Archive for the ‘Books’ Category

Leave “The Hunger Games” Fully Satisfied

Friday, March 23rd, 2012

There has been a lot of speculation, expectation, and hype for the long-awaited The Hunger Games movie premiere.  Some critics have celebrated the film and others have been quick to point out the film’s flaws.  With all of the excitement it is almost impossible to leave The Hunger Games fully satisfied, but Hollywood gives it a valiant effort.

After several threats from my older sister, I finally read all three books of the Suzanne Collins’s trilogy, making sure to finish well ahead of the movie release.  I am glad I did, because it seems as though some of the critics have not read the books.  In this movie’s case, knowing the material ahead of time provides a richer experience.

Set in a dystopian, apocalyptic future where North America no longer is North America but instead Panem, a collection of districts ruled by the cruel hand of the dictatorial Capitol.  Every year the apathetic Capitol commands one girl and one boy from each district to compete in what is called the hunger games, a fight to the death where only one child will survive.  Katniss Everdeen sacrifices herself for her younger sister when Prim is selected as one of the competitors. What is striking about these novels is the author’s fearlessness and ambition, as she captures a wide foray of human themes, from betrayal to resilience with a heroine that is both vulnerable and fierce.  Humanity drives The Hunger Games, an anti-war novel, from start to finish.

That said, The Hunger Games is a big load to carry.  Subtlety seems to be director Gary Ross’s forte.  That is both a positive and negative for the film.  With a PG-13 rating and a tricky subject matter, being subtle is a good choice in the scenes of the games.  However, Ross’s filmmaking style detracted when it is flitting back and forth to different places and is literally shaky.  Ross seems to be going for grit, but The Hunger Games could actually use more punch.

Some parts of the film are too subdued.  Avid fans will be upset that some details are changed, including who gives Katniss the mockingjay pin.  The garish Capitol is not so garish in the film.  It is understandable that the designers of the film did not want to go too over-the-top with the costumes but Katniss is supposed to be “on fire” after all.  In addition, the special effects are also not impressive.

The Hunger Games has an outstanding cast.  Jennifer Lawrence is strong as the lead.  Lawrence has quite a lot to take on as such a beloved heroine.  She captures the fierceness (as she did in Winter’s Bone wonderfully) but perhaps is a bit too stoic.  Maybe Lawrence could have used a little more vulnerability to let us know what Katniss is thinking, as we are unable to look into her mind as we are in the first-person novel.  Woody Harrelson is excellent as Haymitch, Katniss’s mentor in the games, and Lenny Kravitz brings gravity to the film as Cinna, a supporter of Katniss.  Rue is beautifully played by the young Amandla Stenberg.  In fact, the reaping and the scenes with Rue are the most touching of the entire film.

Elizabeth Banks plays the funny, silly Effie perfectly and Stanley Tucci is also great as the amusing Caesar Flickerman.  Josh Hutcherson as Peeta and Liam Hemsworth as Gale (both in love with Katniss) are also very good.  A weak link unfortunately is Donald Sutherland as who should be the evil, snake-like President Snow.  Sutherland comes off neither sinister nor frightening.  He is not able to capture what Ralph Fiennes was able to when he played Voldemort in the Harry Potter films.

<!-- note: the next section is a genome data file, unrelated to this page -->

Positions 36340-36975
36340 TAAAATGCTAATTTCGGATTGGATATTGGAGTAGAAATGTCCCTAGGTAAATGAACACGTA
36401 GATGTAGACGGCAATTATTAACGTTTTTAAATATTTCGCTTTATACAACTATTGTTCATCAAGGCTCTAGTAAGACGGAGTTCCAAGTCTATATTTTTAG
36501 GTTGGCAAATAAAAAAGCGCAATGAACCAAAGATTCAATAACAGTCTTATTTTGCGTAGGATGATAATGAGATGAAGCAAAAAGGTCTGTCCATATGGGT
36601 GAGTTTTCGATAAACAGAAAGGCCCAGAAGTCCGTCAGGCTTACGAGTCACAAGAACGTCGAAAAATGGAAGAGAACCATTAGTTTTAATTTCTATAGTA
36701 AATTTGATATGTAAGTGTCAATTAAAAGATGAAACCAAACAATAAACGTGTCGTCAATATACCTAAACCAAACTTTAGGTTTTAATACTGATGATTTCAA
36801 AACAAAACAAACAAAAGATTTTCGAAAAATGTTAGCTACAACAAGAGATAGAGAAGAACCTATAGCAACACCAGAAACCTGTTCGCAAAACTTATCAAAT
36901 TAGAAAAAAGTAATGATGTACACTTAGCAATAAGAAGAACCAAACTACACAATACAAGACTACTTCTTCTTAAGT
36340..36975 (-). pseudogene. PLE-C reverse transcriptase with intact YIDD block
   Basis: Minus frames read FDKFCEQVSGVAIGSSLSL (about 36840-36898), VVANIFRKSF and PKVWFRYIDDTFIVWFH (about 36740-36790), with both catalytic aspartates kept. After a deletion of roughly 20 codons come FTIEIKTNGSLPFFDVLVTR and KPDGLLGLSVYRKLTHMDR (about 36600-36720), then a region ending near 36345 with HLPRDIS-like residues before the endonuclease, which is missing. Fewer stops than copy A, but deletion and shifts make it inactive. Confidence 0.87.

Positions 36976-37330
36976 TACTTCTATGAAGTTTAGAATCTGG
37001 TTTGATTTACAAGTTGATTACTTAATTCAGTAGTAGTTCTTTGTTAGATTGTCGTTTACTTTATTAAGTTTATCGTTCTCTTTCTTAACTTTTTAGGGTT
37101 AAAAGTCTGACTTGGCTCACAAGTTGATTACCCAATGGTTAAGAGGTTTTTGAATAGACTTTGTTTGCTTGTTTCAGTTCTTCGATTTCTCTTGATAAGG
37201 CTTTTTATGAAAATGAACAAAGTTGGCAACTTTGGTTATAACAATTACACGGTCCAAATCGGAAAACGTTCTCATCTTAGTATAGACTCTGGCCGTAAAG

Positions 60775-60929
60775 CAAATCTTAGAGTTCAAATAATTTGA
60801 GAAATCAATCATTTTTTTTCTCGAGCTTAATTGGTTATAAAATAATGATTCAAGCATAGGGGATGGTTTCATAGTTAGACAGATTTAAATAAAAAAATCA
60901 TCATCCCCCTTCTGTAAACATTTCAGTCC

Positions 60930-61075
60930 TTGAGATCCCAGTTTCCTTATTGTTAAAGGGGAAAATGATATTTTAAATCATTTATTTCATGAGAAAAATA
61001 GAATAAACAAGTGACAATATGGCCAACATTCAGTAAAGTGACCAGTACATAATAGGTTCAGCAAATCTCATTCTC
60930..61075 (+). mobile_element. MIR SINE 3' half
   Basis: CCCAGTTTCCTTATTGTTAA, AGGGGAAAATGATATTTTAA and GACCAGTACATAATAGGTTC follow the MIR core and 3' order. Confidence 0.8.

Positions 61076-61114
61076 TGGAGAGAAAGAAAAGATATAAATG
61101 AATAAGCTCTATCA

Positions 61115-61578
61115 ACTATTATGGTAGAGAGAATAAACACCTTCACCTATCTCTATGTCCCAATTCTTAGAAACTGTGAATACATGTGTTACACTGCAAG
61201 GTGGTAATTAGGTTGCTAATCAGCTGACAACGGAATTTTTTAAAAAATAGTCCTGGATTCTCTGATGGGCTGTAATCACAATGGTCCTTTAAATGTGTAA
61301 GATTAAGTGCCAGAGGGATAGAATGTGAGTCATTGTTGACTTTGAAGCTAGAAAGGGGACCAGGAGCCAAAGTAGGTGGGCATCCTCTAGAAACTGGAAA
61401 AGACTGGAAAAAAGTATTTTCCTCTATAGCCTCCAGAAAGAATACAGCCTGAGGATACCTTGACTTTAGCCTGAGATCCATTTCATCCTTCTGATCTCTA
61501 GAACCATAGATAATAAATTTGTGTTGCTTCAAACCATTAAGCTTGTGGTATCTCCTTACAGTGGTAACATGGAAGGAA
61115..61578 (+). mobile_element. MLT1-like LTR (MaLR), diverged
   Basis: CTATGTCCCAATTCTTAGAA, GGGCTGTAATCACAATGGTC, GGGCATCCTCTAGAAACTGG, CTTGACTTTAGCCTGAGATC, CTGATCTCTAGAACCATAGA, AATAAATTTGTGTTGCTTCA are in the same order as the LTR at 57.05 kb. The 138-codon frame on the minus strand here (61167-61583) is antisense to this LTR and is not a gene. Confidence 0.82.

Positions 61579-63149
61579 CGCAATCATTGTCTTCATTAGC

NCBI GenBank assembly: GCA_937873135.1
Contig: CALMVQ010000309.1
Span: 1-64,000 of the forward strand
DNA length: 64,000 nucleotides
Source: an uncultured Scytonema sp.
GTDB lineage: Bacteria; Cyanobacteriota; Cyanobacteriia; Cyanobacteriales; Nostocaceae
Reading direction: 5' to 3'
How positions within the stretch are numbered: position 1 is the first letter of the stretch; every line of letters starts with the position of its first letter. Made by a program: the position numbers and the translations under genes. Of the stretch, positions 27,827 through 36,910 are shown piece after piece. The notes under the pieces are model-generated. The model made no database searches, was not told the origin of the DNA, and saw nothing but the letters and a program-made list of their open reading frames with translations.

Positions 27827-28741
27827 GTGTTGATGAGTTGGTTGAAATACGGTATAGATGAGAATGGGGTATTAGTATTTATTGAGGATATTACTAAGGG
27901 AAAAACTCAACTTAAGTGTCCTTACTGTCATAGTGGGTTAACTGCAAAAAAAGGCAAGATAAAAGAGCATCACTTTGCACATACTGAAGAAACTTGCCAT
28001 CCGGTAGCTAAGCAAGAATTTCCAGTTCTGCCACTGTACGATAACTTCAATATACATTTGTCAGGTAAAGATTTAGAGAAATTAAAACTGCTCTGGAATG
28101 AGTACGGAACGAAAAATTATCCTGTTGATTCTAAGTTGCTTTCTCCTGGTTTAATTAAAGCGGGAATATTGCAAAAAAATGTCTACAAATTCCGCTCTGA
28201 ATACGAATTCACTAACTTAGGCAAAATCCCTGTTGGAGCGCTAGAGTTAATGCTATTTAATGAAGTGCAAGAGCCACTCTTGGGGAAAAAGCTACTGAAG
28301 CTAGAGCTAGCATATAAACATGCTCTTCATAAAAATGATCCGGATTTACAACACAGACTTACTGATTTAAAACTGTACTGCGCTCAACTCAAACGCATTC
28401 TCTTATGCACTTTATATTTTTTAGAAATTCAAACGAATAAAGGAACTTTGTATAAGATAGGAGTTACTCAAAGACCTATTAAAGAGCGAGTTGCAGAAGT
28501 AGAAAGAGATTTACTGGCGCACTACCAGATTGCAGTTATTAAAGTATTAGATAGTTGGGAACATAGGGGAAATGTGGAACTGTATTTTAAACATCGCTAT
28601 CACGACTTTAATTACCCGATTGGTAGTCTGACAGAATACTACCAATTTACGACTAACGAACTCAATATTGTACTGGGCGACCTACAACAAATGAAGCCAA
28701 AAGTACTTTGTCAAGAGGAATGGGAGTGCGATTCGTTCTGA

Overall, The Hunger Games is done well and tries to stay as true to the book as it can.  Hopefully, the second installment will be even better as the filmmakers learn what worked and what did not.  Perhaps with the second installment they can capture and stress more the urgency of the work’s main theme, that against all odds we must never lose sight of our humanity.

(The soundtrack that has been released is sadly and surprisingly not used in the film.  “Safe and Sound” could have worked well.  Here it is, Safe and Sound by Taylor Swift Feat. The Civil Wars.)

Pottermore: The Perfect Antidote To Your Post-Deathly-Hallows Blues

Friday, June 24th, 2011

For all those who are preparing for a mourning period after the credits roll on July 15th, while frantically re-reading and re-watching Harry Potters 1-6, fear not! The Potter franchise isn’t done yet (and now I’m having a hard time imagining a time when it ever will be done). Last week’s Internet freak-out over JK Rowling’s new, but simple, webpage was proof that the woman hasn’t finished with Harry yet.

Rowling’s anticipation-building marketing skills aside, this mysterious Pottermore website apparently promised to give Potter fans something. . .well, more. The big announcement, however, was not unveiled until yesterday morning when Joanne herself posted a video on the site and held a London press conference to give all the gory details.

(more…)

Going Digital

Sunday, February 13th, 2011

When you're faced with a stack of newspapers and the sleek Kindle, is there really any need to figure out which is the better option?

I’m not a fan of digital textbooks. Before my hard copies come in the mail, I’ve been forced to pore over previews provided by Google Books. Besides the fact that the books have put me to sleep once or twice, the experience wasn’t otherwise enjoyable.  Having to stare at the tiny letters for over an hour isn’t my idea of fun. But if I wanted to stay caught up while waiting for my real textbooks, I had to persist. I did – but only grudgingly.